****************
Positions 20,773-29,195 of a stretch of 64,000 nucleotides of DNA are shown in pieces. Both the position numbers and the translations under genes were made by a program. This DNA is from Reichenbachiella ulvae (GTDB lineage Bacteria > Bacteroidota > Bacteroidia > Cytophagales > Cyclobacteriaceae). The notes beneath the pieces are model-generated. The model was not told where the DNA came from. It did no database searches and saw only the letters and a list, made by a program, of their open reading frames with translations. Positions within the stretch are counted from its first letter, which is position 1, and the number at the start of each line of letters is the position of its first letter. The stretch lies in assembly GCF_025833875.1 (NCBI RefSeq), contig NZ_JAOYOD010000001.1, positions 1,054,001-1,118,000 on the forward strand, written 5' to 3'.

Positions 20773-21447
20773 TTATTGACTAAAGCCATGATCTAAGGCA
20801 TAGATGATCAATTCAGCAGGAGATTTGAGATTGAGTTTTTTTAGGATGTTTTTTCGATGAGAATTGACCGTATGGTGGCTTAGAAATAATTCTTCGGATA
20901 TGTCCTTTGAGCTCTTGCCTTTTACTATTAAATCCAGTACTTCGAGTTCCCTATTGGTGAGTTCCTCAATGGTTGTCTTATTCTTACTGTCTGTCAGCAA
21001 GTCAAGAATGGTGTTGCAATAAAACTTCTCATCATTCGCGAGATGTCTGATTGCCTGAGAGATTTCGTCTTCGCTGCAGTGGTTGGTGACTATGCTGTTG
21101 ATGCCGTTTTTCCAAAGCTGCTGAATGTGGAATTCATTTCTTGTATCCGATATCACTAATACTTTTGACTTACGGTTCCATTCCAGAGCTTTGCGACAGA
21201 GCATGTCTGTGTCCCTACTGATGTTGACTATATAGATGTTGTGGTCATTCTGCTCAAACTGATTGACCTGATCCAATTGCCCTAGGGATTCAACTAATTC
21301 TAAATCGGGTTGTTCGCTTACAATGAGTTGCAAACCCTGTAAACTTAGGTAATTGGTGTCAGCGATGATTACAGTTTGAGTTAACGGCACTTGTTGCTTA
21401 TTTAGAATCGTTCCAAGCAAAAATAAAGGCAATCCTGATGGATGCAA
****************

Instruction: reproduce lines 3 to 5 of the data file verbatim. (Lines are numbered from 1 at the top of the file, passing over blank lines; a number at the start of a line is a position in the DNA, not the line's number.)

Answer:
20773 TTATTGACTAAAGCCATGATCTAAGGCA
20801 TAGATGATCAATTCAGCAGGAGATTTGAGATTGAGTTTTTTTAGGATGTTTTTTCGATGAGAATTGACCGTATGGTGGCTTAGAAATAATTCTTCGGATA
20901 TGTCCTTTGAGCTCTTGCCTTTTACTATTAAATCCAGTACTTCGAGTTCCCTATTGGTGAGTTCCTCAATGGTTGTCTTATTCTTACTGTCTGTCAGCAA